VIA Rail Corporate Plan – 2016-2020

A bright and clean looking VIA Rail train pulls away from a station platform on a sunny day
Photo by Tim Hayman

VIA Rail has released its latest Corporate Plan for the years 2016-2020. The document summarizes VIA’s current and most recent operations, costs, successes, and challenges. It also lays out the vision that VIA’s management has moving forward, which will of course be subject to the approval of funding from the federal government.

This Corporate Plan focuses heavily on the need for fleet renewal and dedicated track projects in the Corridor, but also discusses VIA’s services across the country, including those in the Maritimes.

The report is very clearly structured, so it’s relatively easy to find those sections pertaining to The Ocean.

One of the most pertinent comments is found on page 25:

“In 2012, the Ocean’s frequencies were cut from six to three, which deteriorated the financial performance of this service. The Ocean does not adequately serve local communities and VIA Rail is looking at options to introduce additional local, intercity service, while potentially cutting back on under-utilized long-haul trains in the off-peak.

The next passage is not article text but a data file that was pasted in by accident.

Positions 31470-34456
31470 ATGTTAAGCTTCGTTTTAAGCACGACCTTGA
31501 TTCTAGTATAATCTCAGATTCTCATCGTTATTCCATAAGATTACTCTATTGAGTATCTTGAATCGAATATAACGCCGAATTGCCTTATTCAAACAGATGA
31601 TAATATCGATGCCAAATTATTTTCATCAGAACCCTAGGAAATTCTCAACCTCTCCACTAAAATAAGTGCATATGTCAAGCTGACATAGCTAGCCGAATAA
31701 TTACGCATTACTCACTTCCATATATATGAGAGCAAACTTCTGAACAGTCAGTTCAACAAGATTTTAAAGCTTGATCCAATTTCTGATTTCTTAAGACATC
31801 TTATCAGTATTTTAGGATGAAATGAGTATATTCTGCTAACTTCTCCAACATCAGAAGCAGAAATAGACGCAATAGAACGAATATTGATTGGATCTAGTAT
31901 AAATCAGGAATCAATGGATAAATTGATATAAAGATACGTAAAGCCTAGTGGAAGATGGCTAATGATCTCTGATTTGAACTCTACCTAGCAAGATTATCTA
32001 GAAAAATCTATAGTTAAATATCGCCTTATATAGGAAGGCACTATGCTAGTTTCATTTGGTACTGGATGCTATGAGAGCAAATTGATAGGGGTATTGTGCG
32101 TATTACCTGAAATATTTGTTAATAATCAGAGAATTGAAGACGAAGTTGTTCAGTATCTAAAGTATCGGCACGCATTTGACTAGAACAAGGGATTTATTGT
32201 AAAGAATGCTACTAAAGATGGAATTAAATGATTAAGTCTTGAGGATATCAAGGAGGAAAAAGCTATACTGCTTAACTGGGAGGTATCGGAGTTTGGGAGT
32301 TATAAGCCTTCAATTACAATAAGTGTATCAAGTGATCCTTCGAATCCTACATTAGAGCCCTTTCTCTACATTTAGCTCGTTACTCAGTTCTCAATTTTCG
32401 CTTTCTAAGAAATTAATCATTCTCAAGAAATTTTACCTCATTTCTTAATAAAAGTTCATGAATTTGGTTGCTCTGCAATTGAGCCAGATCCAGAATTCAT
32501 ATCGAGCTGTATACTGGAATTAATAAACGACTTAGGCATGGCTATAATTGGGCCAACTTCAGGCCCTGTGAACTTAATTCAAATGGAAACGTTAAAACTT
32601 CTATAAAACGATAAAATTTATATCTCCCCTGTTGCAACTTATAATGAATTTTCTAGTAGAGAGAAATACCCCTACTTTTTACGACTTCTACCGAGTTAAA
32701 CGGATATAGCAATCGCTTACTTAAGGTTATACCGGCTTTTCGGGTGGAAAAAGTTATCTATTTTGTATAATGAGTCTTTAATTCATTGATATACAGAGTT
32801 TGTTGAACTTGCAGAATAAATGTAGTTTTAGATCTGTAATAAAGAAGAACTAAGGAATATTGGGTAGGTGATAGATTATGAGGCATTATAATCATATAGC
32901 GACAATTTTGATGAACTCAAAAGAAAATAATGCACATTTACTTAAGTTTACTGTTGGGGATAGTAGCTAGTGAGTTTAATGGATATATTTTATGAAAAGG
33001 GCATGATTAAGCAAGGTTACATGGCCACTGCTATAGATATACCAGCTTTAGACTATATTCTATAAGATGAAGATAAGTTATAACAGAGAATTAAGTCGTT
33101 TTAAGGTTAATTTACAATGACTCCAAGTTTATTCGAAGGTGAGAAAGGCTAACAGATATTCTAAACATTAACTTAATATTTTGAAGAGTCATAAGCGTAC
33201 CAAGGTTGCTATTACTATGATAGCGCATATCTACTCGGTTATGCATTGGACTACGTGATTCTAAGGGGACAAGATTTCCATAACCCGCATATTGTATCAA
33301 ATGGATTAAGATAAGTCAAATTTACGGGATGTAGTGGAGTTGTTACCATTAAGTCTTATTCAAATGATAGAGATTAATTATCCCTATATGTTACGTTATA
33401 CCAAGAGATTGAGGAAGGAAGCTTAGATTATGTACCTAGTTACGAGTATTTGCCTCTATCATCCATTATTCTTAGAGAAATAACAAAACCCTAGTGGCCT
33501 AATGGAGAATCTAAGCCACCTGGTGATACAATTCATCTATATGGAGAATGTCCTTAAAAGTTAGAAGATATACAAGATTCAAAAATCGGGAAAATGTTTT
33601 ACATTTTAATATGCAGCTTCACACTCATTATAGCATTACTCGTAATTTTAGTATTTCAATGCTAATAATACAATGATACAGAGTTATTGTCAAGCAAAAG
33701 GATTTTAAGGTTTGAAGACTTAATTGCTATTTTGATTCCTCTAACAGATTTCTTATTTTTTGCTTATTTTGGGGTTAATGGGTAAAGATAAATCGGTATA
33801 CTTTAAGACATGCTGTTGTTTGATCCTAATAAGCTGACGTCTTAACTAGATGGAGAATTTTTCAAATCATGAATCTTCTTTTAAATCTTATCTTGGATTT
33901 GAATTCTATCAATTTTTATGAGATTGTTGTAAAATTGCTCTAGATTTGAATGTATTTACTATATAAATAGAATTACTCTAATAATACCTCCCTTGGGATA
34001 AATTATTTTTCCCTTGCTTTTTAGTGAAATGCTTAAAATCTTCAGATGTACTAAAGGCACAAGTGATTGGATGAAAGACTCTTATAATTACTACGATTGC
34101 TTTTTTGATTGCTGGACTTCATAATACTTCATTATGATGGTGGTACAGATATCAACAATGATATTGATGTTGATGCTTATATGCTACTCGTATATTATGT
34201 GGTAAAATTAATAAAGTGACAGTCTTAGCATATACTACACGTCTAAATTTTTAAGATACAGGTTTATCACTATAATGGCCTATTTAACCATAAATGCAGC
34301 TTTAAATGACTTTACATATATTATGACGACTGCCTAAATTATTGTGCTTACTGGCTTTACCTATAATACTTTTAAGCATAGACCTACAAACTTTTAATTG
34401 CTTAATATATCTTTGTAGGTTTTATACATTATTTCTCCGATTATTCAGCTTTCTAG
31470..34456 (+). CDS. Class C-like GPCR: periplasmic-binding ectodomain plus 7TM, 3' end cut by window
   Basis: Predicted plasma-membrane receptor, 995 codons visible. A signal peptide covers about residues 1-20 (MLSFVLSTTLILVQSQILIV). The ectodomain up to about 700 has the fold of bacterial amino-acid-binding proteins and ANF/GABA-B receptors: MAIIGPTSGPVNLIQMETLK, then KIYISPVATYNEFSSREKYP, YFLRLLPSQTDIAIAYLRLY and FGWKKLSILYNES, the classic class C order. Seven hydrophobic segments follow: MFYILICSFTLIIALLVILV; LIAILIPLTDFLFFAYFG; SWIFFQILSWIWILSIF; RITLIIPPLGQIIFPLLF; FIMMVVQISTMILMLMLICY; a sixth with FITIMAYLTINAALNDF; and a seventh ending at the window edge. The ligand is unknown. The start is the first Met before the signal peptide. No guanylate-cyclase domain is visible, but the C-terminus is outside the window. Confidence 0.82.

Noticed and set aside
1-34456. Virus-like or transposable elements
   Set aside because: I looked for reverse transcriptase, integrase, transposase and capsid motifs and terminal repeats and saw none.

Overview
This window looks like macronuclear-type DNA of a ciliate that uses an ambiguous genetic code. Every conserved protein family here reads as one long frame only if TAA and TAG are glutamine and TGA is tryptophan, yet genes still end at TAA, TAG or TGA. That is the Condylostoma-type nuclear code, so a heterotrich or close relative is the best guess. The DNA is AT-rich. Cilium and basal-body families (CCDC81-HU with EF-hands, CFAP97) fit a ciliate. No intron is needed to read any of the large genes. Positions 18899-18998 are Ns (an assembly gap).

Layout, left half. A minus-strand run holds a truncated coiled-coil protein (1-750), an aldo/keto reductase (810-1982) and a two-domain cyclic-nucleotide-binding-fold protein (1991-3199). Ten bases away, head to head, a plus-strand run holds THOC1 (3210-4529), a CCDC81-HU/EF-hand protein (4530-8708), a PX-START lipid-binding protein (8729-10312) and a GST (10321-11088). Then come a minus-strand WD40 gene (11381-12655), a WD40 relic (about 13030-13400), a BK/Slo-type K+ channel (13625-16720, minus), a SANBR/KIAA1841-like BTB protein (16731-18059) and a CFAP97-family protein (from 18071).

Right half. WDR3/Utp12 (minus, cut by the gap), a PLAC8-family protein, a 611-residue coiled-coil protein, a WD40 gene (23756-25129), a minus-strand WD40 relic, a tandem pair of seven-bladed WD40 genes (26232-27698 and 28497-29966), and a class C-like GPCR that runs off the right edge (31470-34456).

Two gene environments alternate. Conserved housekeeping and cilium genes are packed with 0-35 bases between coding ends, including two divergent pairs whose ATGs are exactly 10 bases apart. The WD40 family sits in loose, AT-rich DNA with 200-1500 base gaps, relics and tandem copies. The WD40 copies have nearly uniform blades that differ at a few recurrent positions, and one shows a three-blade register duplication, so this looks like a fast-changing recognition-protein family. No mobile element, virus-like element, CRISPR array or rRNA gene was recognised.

Eastern Intercity

Management of VIA Rail’s Eastern Region is currently investigating the possibility of initiating an eastern intercity corridor service within New Brunswick, which could coincide with a possible reduction of the Ocean to two frequencies a week during off-peak periods.”

This is consistent with what has already been made public about plans for regional services, though the notion of reducing the Ocean’s frequency further, even if only in the off-season, is troubling. TAA continues to emphasize the need for daily service on the Ocean, as low frequency does a poor job of serving the travelling public. Integration with new regional corridor services may provide improved service between some communities, but it may also effectively reduce the ability to connect beyond the eastern region, particularly if it results in reductions in the Ocean’s service.

 

You can read the full report HERE.

 

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